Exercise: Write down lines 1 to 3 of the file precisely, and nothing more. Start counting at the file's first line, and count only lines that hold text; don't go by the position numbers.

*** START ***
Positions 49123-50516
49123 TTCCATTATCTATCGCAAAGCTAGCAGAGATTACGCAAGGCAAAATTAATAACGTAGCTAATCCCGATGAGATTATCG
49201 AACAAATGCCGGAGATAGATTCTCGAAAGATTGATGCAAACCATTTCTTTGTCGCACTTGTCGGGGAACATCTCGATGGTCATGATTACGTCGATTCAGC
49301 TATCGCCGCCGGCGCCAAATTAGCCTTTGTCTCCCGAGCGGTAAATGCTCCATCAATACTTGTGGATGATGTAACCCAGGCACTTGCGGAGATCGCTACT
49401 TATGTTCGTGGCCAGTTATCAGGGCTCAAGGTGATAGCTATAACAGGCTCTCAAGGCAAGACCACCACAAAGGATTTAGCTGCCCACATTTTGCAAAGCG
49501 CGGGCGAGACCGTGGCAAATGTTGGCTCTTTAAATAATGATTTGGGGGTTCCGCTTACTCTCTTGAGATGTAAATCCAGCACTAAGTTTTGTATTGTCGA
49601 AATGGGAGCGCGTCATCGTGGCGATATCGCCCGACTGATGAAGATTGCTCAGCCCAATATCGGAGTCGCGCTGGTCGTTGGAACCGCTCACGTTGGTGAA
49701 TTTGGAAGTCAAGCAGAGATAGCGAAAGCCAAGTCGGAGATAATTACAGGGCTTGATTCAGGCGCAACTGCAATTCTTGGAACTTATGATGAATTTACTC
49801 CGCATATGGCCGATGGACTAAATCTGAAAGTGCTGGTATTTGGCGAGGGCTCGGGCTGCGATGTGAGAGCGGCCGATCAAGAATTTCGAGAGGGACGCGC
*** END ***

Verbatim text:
Positions 49123-50516
49123 TTCCATTATCTATCGCAAAGCTAGCAGAGATTACGCAAGGCAAAATTAATAACGTAGCTAATCCCGATGAGATTATCG
49201 AACAAATGCCGGAGATAGATTCTCGAAAGATTGATGCAAACCATTTCTTTGTCGCACTTGTCGGGGAACATCTCGATGGTCATGATTACGTCGATTCAGC